from The Psychology of Liberty
by Wes Bertrand © 2000, copylefted 2007

The Crucial Faculty Of Choice

The necessary aspect of our ability to conceptualize is free will, or volition. To identify and integrate, we select from a plethora of perceptions and conceptions. From our experiences, we choose to isolate. As we develop during childhood, we become better at this task. Eventually, much of everyday functioning becomes automatized (such as walking or reading). Nonetheless, at almost any point, we can choose an alternative path of thought or behavior; we can direct our focus to something else (either in mind or surroundings). Consequently, we are not bound by yesterday’s functioning.

Our conceptual, volitional awareness grants us a powerful ability. On any topic open to inspection, we can decide to increase or decrease our level of awareness; we can expand our attentiveness or shrink our world down to the everyday. Or, we can remain content with our present level of awareness.

Evolution has provided us with the biological adaptiveness needed to reproduce and survive as a species. Yet, we are advanced beyond any conceivable notion of being “programmed” for success. We have a choice of what to think about and what to do, what to concentrate on and what to disregard.

As we form and relate various concepts, as well as take actions, we quickly learn that these processes are susceptible to mistakes. The very concept mistake indicates that a better way was not foreseen or was not included in the decision-making process. Thus, we can choose to alter the course of our life—even to our disadvantage.

So, our range of awareness enables us to do more than take spontaneous, conditioned, or simply learned actions. We have the responsibility to consider the repercussions of and possible alternatives to behaviors as well as ideas. In this way, other animals just act, while human beings decide upon a course of action (or type of thought).

This necessarily means that we are not guided by innate knowledge or skills; human beings do not possess instincts. We must choose to acquire and utilize particular abilities—which takes concerted effort.82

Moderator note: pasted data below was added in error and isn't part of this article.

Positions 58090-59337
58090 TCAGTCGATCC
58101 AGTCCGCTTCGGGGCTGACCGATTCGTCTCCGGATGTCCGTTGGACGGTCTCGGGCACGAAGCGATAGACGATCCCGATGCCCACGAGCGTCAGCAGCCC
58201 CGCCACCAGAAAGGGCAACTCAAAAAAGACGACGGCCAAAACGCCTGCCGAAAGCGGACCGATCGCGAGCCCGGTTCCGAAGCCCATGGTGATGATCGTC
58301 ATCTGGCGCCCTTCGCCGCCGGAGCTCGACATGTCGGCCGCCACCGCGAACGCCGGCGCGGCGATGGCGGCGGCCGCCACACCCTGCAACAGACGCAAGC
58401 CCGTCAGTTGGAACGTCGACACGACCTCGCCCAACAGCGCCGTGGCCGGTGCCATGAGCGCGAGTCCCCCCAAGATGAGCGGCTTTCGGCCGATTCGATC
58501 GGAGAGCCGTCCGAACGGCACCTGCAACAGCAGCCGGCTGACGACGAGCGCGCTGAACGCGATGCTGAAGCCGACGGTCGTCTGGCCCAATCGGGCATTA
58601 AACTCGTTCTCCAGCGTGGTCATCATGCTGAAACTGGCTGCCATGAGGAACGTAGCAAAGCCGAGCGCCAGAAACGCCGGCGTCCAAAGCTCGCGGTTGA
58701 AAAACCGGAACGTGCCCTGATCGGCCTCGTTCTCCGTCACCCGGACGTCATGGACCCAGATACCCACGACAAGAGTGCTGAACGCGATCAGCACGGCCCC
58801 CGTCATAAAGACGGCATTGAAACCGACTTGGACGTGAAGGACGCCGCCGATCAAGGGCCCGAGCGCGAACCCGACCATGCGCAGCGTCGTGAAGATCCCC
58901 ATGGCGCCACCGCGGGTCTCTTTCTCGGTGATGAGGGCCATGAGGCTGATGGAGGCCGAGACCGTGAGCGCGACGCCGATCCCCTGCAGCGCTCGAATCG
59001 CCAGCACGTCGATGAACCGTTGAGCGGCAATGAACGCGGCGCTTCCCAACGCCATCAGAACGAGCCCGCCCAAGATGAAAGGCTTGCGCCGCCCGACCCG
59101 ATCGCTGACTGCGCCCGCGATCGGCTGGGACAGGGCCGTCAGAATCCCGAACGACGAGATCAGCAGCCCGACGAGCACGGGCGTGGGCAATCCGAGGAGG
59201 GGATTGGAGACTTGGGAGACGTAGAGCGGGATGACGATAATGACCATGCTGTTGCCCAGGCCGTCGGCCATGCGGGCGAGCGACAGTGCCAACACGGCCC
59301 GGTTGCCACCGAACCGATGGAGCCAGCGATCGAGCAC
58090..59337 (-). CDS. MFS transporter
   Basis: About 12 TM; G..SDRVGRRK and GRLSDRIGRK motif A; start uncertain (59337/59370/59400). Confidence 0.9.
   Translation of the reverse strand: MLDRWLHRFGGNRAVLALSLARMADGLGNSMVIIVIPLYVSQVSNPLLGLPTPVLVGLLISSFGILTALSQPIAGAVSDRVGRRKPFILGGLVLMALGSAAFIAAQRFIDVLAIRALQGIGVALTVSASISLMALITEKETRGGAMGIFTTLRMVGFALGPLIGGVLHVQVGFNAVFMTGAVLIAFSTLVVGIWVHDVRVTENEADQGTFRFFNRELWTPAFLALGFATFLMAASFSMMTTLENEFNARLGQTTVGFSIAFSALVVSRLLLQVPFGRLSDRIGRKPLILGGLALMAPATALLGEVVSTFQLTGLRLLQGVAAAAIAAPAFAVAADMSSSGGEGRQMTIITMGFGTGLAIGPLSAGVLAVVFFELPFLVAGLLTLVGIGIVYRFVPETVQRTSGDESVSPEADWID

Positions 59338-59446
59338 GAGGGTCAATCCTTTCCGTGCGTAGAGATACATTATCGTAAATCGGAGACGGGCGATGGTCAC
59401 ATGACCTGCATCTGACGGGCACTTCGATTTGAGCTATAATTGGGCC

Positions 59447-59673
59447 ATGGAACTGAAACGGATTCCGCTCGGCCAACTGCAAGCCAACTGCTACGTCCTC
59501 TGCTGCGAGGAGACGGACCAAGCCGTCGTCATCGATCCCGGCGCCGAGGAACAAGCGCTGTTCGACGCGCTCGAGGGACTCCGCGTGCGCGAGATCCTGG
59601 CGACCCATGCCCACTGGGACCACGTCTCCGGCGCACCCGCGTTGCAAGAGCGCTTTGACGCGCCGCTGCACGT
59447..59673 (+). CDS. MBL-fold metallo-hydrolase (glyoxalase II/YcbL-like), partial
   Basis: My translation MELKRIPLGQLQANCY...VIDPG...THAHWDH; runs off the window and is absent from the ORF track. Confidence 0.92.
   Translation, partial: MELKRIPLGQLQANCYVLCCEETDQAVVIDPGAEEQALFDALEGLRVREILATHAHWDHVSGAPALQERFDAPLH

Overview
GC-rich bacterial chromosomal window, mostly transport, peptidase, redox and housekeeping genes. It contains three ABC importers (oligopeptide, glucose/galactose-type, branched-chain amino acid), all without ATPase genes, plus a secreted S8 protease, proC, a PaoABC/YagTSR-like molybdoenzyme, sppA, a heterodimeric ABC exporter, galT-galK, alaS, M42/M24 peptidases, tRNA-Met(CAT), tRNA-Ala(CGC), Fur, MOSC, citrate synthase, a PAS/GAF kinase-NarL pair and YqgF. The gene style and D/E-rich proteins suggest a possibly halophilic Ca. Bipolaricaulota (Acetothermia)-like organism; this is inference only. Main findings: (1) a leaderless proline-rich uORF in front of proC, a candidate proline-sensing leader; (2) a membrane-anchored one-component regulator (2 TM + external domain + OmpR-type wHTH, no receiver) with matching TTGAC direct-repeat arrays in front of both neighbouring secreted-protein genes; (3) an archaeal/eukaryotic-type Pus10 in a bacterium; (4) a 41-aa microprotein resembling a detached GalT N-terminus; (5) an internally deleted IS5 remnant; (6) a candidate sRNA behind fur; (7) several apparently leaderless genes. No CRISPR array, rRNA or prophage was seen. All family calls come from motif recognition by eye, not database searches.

Unlike the beaver, we possess no intrinsic ability to build a dam. Unlike the salmon, we cannot navigate to a particular birthplace hundreds of miles upstream based on an internal drive. Actually, to say something possesses an instinct explains little. It is merely a convenient, superficial account of an organism’s behavior; it does not tell us what is really inducing the behavior.10

Even though some of our actions may appear instinctual, we make choices based on knowledge. Of course, infants and even small children have elementary drives or built-in responses—such as to be aware and conscious of one’s environment, to smile at caregivers in physical proximity, or to seek pleasurable and life-sustaining activities. (Later, we may develop keen intuition based on our experiences as well.) However, as we mature to fully volitional beings, the decision to pursue values arises. This is key to understanding human behavior as well as motivation.76

The ability to shift awareness to whatever or wherever appropriate by choice follows from having the ability to reason. To focus and integrate is a basic property of a conceptual organism.76 Additionally, choice cannot be reduced to any other principle, because to do so would be contradictory: one would have to choose to deny one’s capacity to choose. So, in the epistemological sense, free will is its own cause and does not need to be proven.7

Since free will is a phenomenon of the human brain, no mind/body dichotomy can exist. Volition has certain biological and physiological causes and concomitants. However, because choices are different than particular brain processes, the two phenomena cannot be equated.

Our perceptions are basically automatic. They are the given. They have been finely tuned by natural selection to correspond to and recognize objects and events. In certain circumstances, though, they may prove inadequate, or evidence illusions. Conceptually we can reflect on our perceptions. We can recognize their amazing intricacy and efficacy, as well as their various flaws and shortcomings.

Yet many philosophers throughout history have entertained the idea that our perceptual mechanism is somehow flawed in principle—that it represents reality in a tainted fashion, instead of “as it really is.” Perhaps this notion’s formal origin is with Plato (another version was forwarded later by Immanuel Kant). Plato wrote about Ideas or Forms, which he described as being perfect concepts or absolute truths of things (i.e., the real nature of things). Although they are part of reality, supposedly they are not fully attainable because our perceptions get in the way. Plato contended that we usually see only metaphorical shadows or appearances of Ideas or Forms—which are provided by our allegedly untrustworthy senses.